Heritage listening: Duchess the podcast

Inevitably I have become an avid listener to the new heritage-focused podcast series launched by the Duchess of Rutland, simply entitled, “Duchess” as I have headed out for my daily constitutionals during lockdown.

The first series has ranged far and wide across the UK, focusing on the personal stories of the women behind the running and development of private stately homes and estates – most of whom are united by being part of the British aristocracy with the title Duchesses. As Emma Rutland wryly observes, it is a somewhat elite club!

She has however produced utterly engaging interviews which have been exceedingly open and honest, revealing how the interviewees have married into, inherited, survived and prospered as members of the British establishment. More importantly the interviews go a long way to break down the stereotypes of the private stately home owner in explaining the trials and tribulations of the sleeves-rolled-up approaches needed for maintaining the ongoing survival and flourishing of the estates in local communities and modern society more widely.

The love of peeking behind the curtain will make the series appeal to many, whilst anyone interested more in the ‘management’ of heritage sites will find plenty too, as the stories have provided a wealth of case studies of innovation, social inclusion, community development, tourism experience creation, and reflections on long term stewardship of historic assets in private hands often against the odds.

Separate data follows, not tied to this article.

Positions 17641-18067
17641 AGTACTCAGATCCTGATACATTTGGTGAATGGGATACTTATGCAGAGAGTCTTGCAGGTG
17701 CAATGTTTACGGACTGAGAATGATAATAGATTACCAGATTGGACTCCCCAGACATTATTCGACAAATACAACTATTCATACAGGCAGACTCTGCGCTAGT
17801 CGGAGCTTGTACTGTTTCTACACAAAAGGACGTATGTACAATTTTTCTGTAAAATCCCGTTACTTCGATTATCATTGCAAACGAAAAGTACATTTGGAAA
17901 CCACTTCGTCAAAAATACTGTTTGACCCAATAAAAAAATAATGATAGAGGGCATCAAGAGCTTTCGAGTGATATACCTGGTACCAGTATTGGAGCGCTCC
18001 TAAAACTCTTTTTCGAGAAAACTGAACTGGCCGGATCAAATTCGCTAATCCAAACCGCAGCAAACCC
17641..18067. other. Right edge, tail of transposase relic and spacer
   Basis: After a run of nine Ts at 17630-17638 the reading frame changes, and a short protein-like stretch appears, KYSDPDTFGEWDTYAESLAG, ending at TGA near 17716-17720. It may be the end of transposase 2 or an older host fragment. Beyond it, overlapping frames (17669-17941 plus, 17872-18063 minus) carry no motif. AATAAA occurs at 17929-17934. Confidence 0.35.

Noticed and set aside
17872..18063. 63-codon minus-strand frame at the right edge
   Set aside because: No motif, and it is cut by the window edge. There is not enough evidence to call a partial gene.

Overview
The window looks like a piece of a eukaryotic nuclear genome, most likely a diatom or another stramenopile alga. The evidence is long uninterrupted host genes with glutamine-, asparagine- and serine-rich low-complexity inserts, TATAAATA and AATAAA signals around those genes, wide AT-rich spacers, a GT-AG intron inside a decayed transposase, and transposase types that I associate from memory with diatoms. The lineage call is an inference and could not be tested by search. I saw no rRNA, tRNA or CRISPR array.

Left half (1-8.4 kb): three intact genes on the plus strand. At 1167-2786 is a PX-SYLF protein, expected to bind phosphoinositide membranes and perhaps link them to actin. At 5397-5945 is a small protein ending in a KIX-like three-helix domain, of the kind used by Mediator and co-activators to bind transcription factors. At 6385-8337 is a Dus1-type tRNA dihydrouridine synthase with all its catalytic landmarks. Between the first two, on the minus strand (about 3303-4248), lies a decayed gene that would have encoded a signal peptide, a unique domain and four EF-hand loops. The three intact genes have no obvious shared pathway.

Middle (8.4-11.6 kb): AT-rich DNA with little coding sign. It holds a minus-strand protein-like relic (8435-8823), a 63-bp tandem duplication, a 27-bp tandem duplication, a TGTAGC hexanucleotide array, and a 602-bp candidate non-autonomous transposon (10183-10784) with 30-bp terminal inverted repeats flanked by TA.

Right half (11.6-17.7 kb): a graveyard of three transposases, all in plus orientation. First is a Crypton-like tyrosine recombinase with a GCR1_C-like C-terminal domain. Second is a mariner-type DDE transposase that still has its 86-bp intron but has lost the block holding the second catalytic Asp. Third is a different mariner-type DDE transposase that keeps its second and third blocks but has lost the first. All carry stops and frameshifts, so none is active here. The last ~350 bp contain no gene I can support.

The podcasts can be found in the usual audio locations, and further details can also be found on the dedicated website: https://www.duchessthepodcast.com

Special interest magazines: Country Life

Magazine summary: Country Life is a British weekly glossy magazine which covers a range of subjects in depth, from gardens and gardening to country house architecture, fine art and books, and property to rural issues, luxury products and interiors. It contains extensive property listings for countryside and historic properties and estates. Considered a British institution, Country Life has charted the historic context for country houses, architecture, estate management and society over an extended period. The associated Picture Library forms an important historic architectural record of buildings and landscapes.

Publisher: Time Inc. (UK) Ltd.

Website: http://www.countrylife.co.uk/

Access: Print / online subscription; available in newsagents; also available via various County Library e-magazine services

Journal type: Special interest magazine